Feeds:
Posts
Comments

Search Results for '"most depressing"'

I periodically will make use of “most depressing” in the title of a column when sharing bad news. And new data from the Census Bureau definitely qualifies as bad news. It confirms what I’ve written about how the Washington region has become the richest part of America. But the D.C. area didn’t become wealthy by […]

Read Full Post »

Last week, I shared very grim data, going all the way back to 1880, on the growth of the welfare state. I even claimed that the accompanying graph was the “western world’s most depressing chart” because it showed the dramatic increase in the burden of government spending for redistribution programs. And I didn’t even mention […]

Read Full Post »

Last week, I shared a graph showing that there are more guns than people in the United States, and I wrote that it was the “most enjoyable” chart of the year, mostly because it gets my leftist friends so agitated. But I’m more likely to share gloomy visuals. The “most depressing” chart about Denmark, which […]

Read Full Post »

I’m currently in Tokyo for an Innovation Summit. Perhaps because I once referred to Japan as a basket case, I’ve been asked to speak about policies that are needed to boost the nation’s competitiveness. That sounds like an easy topic since I can simply explain that free markets and small government are the universal recipe […]

Read Full Post »

Okay, I’ll admit right away that the title of this column is an exaggeration. But if you’re a public policy wonk and you worry about the rising level of government dependency and the erosion of self reliance, then you’ll understand why the chart below, which was presented earlier today at the Copenhagen conference of the […]

Read Full Post »

I wrote a column earlier this month about the “world’s most depressing tweet,” which came from the Census Bureau and noted that the suburbs of Washington, DC, are the richest parts of America. To be sure, I was engaging in a bit of hyperbole since a tweet about famine, war, or genocide surely would be […]

Read Full Post »

Last September, I shared some very encouraging data showing how extreme poverty dramatically has declined in the developing world. And I noted that this progress happened during a time when the “Washington Consensus” was resulting in “neoliberal” policies (meaning “classical liberal“) in those nations (confirmed by data from Economic Freedom of the World). In other […]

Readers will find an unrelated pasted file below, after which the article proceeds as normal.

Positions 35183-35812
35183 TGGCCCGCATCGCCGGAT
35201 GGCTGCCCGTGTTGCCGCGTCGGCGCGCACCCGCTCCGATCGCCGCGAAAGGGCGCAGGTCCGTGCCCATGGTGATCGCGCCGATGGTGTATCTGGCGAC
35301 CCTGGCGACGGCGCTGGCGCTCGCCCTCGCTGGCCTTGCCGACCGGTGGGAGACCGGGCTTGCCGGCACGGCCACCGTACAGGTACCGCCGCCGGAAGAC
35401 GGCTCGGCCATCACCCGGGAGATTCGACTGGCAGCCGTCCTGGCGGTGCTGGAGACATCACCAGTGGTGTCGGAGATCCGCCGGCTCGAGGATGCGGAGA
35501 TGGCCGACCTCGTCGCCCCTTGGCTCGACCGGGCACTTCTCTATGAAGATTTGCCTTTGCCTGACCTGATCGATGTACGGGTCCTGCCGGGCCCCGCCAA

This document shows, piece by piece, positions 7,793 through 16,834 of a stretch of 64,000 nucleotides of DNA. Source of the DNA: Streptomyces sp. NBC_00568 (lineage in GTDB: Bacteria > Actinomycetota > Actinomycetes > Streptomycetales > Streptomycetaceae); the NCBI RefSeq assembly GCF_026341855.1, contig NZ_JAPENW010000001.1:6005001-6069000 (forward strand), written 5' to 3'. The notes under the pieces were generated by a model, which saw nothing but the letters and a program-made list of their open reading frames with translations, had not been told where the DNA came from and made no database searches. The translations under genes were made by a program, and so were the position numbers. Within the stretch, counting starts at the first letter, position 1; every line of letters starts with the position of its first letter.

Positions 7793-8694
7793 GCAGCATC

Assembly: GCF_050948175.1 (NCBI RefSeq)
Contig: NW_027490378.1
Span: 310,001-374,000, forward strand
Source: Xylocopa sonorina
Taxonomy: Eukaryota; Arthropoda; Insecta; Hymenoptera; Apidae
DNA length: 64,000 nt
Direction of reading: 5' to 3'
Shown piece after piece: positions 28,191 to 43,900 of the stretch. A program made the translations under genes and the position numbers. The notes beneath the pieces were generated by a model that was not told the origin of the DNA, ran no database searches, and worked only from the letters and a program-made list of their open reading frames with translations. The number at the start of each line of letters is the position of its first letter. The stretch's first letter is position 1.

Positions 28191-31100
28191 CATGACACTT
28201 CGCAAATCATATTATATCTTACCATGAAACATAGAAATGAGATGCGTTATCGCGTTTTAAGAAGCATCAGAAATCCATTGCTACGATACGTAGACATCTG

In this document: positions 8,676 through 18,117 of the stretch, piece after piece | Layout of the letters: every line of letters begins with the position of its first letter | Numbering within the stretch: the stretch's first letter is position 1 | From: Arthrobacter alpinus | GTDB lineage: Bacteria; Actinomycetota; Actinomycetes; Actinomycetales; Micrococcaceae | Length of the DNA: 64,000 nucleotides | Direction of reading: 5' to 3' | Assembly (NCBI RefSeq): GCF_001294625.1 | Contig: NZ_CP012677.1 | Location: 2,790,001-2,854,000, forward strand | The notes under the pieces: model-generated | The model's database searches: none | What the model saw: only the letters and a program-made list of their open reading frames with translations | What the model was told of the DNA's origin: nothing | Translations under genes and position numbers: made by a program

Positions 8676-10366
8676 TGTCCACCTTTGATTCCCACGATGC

Read Full Post »

I don’t think I’m a glass-half-empty kind of person, but I realized that I have a habit of sharing “depressing” charts. The “most depressing” chart about Denmark. A “very depressing” chart about the United States. The “most depressing” chart about Japan. Well, as the Monty Python folks advised, it’s time to look on the bright […]

Read Full Post »

Back in 2013, I shared a poll to see who people would pick as their “favorite political cartoonist.” Michael Ramirez currently has the lead, which doesn’t surprise me when you look at options (here, here, here, and here) I provided. But if there was a prize for the most depressingly accurate political cartoon, he also […]

Read Full Post »

In my 30-plus years in Washington, I’ve lived through some very bad pieces of legislation. George H.W. Bush’s betrayal of his “read my lips” promise with the 1990s tax increase. Bill Clinton’s 1993 tax hike, which OMB admitted 18 months later was a failure. All sorts of bad policies under George W. Bush, starting with […]

Read Full Post »

Now that Donald Trump has been elected, one of my main goals will be to convince him and his team that it would be wrong to leave government spending on autopilot (and it would be even worse to spend more money and increase the burden of government!). Since Trump semi-endorsed the Penny Plan, I don’t […]

Read Full Post »

I thought it was a remarkable development last year when a columnist from the New York Times reported that supposedly pro-feminist policies actually backfire against women. Maybe this would help readers recognize that there are adverse unintended consequences of government intervention. Bastiat would be very happy! Now we have a new example from the academic […]